However, keeping team members connected and strategically aligned in these circumstances can be challenging.

Videoconferencing allows organizations to sidestep these issues. Not only does it help foster a stronger collaborative spirit amongst employees, but it eliminates the slow, wait-and-reply nature of emails, lessening the likelihood of misunderstandings and of important information being misread, misunderstood or mislaid.

For comms leaders, video is vital to creating a rich culture of internal communication and helps them solve issues regarding wider understanding of business strategy among remote employees, overseas teams and different departments. Through video, strategic ideas and concepts can be communicated quickly and efficiently, and any pending decisions can be settled with minimum hassle.

As a method of internal communication, video technology is the best way for an organization to articulate strategy and align overseas teams and remote employees.

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Jun 18, 2021

Intelliwave SiteSense boosts APTIM material tracking

3 min
Intelliwave Technologies outlines how it provides data and visibility benefits for APTIM

“We’ve been engaged with the APTIM team since early 2019 providing SiteSense, our mobile construction SaaS solution, for their maintenance and construction projects, allowing them to track materials and equipment, and manage inventory.

We have been working with the APTIM team to standardize material tracking processes and procedures, ultimately with the goal of reducing the amount of time  spent looking for materials. Industry studies show that better management of materials can lead to a 16% increase in craft labour productivity.

Everyone knows construction is one of the oldest industries but it’s one of the least tech driven comparatively. About 95% of Engineering and Construction data captured goes unused, 13% of working hours are spent looking for data and around 30% of companies have applications that don’t integrate.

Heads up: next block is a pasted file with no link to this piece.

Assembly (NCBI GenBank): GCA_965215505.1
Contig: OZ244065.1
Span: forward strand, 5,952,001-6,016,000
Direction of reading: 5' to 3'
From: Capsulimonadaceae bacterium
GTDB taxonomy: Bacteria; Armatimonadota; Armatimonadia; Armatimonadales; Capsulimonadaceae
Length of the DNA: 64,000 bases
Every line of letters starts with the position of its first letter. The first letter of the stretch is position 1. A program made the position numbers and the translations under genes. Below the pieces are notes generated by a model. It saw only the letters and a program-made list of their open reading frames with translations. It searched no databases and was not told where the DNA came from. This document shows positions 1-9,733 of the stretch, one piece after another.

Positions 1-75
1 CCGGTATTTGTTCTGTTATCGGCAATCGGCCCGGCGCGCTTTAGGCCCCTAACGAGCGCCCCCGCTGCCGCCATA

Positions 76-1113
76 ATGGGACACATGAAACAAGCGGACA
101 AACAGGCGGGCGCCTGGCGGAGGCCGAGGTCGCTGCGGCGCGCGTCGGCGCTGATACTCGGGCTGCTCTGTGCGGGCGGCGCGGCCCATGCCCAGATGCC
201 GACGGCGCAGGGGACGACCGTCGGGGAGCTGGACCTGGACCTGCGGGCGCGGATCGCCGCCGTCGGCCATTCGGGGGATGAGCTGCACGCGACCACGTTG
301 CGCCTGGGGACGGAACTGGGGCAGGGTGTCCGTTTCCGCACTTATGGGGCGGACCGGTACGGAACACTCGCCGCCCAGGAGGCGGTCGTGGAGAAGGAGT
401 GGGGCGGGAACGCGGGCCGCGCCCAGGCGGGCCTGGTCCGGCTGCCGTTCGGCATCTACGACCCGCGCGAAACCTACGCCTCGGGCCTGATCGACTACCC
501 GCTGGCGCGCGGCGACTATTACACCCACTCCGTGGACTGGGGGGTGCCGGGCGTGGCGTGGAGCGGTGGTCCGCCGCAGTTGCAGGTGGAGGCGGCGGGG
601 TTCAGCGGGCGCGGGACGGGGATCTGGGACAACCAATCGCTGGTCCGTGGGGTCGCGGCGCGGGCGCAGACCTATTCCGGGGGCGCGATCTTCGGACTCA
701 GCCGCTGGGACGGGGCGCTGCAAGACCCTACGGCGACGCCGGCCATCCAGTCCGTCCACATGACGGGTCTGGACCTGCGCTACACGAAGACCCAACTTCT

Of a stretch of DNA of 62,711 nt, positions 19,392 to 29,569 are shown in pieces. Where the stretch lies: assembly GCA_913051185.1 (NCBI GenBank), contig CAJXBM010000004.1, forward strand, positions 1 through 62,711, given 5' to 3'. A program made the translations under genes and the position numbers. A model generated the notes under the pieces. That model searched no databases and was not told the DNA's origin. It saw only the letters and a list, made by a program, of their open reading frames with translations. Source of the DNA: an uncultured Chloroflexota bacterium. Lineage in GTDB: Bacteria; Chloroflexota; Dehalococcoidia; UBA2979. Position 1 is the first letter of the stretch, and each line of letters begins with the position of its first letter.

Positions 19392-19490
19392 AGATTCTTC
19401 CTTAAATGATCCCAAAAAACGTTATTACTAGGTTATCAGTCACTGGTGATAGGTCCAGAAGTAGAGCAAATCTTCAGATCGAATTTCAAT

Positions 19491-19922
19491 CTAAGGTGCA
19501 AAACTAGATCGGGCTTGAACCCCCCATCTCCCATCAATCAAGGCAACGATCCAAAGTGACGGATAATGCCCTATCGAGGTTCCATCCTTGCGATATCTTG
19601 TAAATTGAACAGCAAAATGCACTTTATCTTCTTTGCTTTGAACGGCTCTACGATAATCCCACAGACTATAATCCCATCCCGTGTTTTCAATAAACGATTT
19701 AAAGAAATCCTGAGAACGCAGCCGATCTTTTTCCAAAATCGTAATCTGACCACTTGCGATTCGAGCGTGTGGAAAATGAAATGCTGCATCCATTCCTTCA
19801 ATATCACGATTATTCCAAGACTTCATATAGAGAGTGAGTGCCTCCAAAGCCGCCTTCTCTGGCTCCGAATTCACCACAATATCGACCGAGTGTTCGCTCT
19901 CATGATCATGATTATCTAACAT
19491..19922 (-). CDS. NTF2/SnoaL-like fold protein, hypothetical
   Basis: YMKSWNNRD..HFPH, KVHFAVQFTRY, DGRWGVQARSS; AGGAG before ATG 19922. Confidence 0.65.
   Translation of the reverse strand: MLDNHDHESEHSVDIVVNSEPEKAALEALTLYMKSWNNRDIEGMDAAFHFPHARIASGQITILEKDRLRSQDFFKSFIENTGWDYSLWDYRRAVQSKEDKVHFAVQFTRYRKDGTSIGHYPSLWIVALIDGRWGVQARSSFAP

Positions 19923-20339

With APTIM, we’re looking at early risk detection, through predictive analysis and forecasting of material constraints, integrating with the ecosystem of software platforms and reporting on real-time data with a ‘field-first’ focus – through initiatives like the Digital Foreman. The APTIM team has seen great wins in the field, utilising bar-code technology, to check in thousands of material items quickly compared to manual methods.

There are three key areas when it comes to successful Materials Management in the software sector – culture, technology, and vendor engagement.

Given the state of world affairs, access to data needs to be off site via the cloud to support remote working conditions, providing a ‘single source of truth’ accessed by many parties; the tech sector is always growing, so companies need faster and more reliable access to this cloud data; digital supply chain initiatives engage vendors a lot earlier in the process to drive collaboration and to engage with their clients, which gives more assurance as there is more emphasis on automating data capture. 

It’s been a challenging period with the pandemic, particularly for the supply chain. Look what happened in the Suez Canal – things can suddenly impact material costs and availability, and you really have to be more efficient to survive and succeed. Virtual system access can solve some issues and you need to look at data access in a wider net.

Solving problems comes down to better visibility, and proactively solving issues with vendors and enabling construction teams to execute their work. The biggest cause of delays is not being able to provide teams with what they need.

On average 2% of materials are lost or re-ordered, which only factors in the material cost, what is not captured is the duplicated effort of procurement, vendor and shipping costs, all of which have an environmental impact.

As things start to stabilise, APTIM continues to utilize SiteSense to boost efficiencies and solve productivity issues proactively. Integrating with 3D/4D modelling is just the precipice of what we can do. Access to data can help you firm up bids to win work, to make better cost estimates, and AI and ML are the next phase, providing an eco-system of tools.

A key focus for Intelliwave and APTIM is to increase the availability of data, whether it’s creating a data warehouse for visualisations or increasing integrations to provide additional value. We want to move to a more of an enterprise usage phase – up to now it’s been project based – so more people can access data in real time.